What is narcissistic charm? It’s the all the attention, flattery and interest a narcissist might show you at the outset of a relationship. Now, there’s nothing inherently bad about a person displaying these behaviors. It’s often simply a part of the wooing process. But as I’ve written before, a person’s interest doesn’t necessarily mean they have genuine regard for you. That’s why these days you have to be particularly wary of charmers. And it’s all too easy to mistake someone’s interest in you for regard. (See: Abuse Victims Mistake Interest for Regard.)
Narcissists don’t need others in the healthy way most of us do. But that doesn’t mean they don’t have desires of others. So, when they see something in you they like or want to possess it (or you), they can really turn on the charm. They’ll put on their most appealing face. And they’ll do their best to make you feel special, too. But that’s when you have to be the most careful. It’s too easy to get swept off your feet and still have no idea who they really are. Moreover, you can be made to feel ever so special to them without ever really knowing what designs they actually have on you.
Relationships Born of Narcissistic Charm
Narcissistic charm often plays a key role in relationships that turn out to be abusive and exploitative. Such relationships follow a typical course:
- Someone shows tremendous interest in you.
- They do everything they can to make you feel special.
- They tell you everything they you’ve ever wanted to hear.
- Only slowly do they reveal how grateful and admiring of them they expect you to be.
- And even more slowly than that do they reveal how disregarding of you they can be if you don’t meet their expectations.
- In time it becomes clear that while they once might have had some use for you and did all they could to win you over, they never really had any positive regard (i.e. genuine love) for you (especially the person you are at the core).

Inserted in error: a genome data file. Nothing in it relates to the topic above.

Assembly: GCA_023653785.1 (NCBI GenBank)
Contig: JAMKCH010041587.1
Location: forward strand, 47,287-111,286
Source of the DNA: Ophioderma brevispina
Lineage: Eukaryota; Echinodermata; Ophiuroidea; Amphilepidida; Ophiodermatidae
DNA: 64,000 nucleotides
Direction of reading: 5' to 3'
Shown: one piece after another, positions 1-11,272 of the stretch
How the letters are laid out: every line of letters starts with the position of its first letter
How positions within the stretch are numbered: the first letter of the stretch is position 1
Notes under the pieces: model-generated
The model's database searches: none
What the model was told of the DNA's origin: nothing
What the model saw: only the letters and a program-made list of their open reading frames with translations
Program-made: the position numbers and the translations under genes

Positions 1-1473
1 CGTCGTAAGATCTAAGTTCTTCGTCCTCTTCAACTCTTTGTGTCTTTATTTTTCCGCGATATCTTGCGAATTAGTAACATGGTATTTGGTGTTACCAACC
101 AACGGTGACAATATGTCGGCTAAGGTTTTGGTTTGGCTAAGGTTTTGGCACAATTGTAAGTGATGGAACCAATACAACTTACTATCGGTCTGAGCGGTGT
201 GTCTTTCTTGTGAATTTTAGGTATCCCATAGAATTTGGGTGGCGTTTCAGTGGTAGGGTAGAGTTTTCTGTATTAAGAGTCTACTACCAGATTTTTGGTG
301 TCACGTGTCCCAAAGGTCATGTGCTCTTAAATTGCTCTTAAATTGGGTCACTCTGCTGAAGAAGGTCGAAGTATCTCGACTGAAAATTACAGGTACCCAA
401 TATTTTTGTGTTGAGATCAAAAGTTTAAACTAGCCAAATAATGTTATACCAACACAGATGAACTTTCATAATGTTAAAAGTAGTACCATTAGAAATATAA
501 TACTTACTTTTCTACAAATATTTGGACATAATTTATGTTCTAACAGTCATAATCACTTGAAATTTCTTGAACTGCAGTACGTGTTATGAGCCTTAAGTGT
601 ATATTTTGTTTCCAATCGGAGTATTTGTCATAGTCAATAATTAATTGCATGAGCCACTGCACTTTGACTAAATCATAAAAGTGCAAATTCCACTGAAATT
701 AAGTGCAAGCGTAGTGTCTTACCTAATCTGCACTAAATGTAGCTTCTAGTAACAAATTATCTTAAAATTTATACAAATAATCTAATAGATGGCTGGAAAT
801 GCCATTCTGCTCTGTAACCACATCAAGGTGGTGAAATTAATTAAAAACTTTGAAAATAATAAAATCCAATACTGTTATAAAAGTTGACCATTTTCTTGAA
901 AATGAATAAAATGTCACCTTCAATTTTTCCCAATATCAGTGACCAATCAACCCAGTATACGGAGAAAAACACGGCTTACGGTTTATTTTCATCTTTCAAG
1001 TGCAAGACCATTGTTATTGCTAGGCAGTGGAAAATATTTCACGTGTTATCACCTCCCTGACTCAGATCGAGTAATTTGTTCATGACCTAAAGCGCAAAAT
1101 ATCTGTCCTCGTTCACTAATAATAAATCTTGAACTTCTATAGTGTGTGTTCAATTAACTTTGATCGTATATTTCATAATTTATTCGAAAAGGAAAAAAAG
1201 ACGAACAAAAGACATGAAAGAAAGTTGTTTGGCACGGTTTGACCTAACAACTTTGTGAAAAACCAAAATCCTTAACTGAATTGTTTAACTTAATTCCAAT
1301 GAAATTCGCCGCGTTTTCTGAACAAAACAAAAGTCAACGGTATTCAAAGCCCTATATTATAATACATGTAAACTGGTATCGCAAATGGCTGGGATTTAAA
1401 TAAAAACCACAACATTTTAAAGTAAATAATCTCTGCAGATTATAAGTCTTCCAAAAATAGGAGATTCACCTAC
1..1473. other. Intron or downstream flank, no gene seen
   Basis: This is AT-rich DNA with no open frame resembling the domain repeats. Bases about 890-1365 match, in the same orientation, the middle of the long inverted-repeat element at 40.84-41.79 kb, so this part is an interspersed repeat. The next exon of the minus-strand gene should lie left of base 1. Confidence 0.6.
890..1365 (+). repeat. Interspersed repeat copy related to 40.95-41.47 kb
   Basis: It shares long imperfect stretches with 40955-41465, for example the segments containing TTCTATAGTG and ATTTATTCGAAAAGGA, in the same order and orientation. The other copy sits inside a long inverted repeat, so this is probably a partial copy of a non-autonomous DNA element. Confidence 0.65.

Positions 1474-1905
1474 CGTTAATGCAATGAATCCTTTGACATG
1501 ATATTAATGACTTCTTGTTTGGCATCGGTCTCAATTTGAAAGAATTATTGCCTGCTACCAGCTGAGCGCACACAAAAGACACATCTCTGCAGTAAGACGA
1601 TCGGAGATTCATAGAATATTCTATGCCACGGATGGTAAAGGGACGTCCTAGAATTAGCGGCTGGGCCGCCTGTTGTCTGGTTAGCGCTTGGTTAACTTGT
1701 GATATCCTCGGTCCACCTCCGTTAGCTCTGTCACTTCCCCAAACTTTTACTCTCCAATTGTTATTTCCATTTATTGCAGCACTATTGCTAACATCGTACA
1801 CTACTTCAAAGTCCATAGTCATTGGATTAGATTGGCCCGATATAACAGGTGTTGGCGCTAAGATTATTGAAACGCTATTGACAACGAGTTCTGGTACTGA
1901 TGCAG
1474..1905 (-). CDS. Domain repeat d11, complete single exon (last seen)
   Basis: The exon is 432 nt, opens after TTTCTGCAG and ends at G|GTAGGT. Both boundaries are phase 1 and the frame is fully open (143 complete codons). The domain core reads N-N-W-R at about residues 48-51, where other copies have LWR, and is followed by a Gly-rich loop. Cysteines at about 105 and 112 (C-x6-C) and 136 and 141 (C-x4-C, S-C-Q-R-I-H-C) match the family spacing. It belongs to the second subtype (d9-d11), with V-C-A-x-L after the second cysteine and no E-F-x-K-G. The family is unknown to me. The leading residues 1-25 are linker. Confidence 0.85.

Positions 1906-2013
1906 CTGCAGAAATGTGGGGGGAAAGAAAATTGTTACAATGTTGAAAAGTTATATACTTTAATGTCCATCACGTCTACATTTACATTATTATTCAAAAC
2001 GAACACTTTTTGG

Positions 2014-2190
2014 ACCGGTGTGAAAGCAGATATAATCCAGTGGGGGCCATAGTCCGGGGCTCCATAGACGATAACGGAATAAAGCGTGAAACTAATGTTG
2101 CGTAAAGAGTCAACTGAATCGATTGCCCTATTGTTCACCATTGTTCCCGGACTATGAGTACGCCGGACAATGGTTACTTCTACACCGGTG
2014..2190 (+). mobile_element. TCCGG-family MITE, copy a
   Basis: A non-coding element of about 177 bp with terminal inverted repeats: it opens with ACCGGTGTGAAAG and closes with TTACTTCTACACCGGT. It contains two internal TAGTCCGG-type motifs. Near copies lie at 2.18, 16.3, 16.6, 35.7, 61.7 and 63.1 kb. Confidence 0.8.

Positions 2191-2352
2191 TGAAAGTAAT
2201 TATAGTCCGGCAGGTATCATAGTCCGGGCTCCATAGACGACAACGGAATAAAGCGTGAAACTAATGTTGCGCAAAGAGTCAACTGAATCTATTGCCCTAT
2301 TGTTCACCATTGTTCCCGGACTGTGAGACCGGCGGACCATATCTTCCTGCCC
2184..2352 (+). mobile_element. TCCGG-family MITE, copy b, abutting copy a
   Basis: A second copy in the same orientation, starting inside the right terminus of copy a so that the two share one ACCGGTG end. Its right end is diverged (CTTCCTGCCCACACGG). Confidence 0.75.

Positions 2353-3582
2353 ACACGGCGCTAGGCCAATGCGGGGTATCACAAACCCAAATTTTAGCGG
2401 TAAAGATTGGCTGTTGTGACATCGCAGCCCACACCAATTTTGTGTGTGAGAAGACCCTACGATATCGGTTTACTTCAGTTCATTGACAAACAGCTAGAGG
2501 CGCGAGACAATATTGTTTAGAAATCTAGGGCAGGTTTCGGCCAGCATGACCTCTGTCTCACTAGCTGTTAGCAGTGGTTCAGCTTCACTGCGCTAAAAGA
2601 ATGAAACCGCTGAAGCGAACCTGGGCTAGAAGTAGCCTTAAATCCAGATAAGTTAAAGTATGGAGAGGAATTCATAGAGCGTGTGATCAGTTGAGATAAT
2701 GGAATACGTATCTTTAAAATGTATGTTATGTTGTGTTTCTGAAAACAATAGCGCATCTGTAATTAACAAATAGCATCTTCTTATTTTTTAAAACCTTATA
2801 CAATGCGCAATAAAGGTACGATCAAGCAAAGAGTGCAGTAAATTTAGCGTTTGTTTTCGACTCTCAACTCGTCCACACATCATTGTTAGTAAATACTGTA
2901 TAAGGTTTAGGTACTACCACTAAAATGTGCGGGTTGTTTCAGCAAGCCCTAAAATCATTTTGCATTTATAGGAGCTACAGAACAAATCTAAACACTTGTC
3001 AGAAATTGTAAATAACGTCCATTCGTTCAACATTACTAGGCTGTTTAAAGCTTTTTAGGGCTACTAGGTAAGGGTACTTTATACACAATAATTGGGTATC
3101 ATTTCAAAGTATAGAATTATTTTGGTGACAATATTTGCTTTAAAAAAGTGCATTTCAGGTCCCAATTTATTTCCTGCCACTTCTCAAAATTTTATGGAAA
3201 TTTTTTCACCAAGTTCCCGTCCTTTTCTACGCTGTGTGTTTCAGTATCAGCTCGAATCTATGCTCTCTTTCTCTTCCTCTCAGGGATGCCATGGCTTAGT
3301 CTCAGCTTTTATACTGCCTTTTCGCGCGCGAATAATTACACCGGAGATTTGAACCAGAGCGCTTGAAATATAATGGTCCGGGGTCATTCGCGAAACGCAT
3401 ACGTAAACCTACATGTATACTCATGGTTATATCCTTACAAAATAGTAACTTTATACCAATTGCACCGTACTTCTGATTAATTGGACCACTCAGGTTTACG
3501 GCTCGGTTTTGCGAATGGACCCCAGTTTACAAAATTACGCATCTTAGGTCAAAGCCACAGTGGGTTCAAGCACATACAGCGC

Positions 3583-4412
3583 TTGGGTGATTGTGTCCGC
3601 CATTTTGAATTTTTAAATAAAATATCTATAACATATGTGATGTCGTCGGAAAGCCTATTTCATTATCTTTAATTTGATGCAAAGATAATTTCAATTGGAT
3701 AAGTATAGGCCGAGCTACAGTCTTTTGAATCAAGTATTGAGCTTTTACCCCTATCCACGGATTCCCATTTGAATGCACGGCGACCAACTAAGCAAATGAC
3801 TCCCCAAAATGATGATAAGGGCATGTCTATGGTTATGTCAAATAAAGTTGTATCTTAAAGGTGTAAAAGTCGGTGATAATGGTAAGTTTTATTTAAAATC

- You finally realize how badly they have used and abused you. But you’ve invested years and mounds of time, energy, and often, money. So, it’s hard to walk away.
(See again the “Slot Machine Syndrome” discourse in In Sheep’s Clothing.)
An Even Subtler Charm
Narcissists can deliberately charm as a way of seducing you. But you can also allow yourself to be seduced in subtler ways, too. The quiet confidence some narcissists exude can be almost intoxicating. That’s especially true for those struggling with insecurity of some sort. Such insecurity can breed emotional neediness. And it can be overwhelmingly flattering when someone you think has is all together (based on their projection of that confident image) has taken a big interest in you. But once again, this is inherently problematic because interest alone does not equal regard.
So what’s the answer to this dilemma? How do you avoid succumbing to narcissistic charm? The answer lies in two things: knowing your worth, and knowing where it truly comes from. Those most vulnerable to narcissistic charm simply don’t know their true value. And that prompts them tend to seek external validation. Looking outward for validation makes anyone vulnerable. It’s also a gateway to emotional dependency.
External approval seekers are the opposite of narcissists. Narcissists are pathological in their excessive and unfounded sense of their worth. They may solicit your attention and admiration. Such things pad their already inflated ego. But they don’t require your approval. They already think they’re great. And in the more pathological cases, they just know they’re great. Contrarily, those they target for relationships are often plagued by self-doubt. So it’s easy for them to get bowled over by the attention and interest the charming narcissist might show.
In the coming weeks I’ll have more to say on healthy self-worth.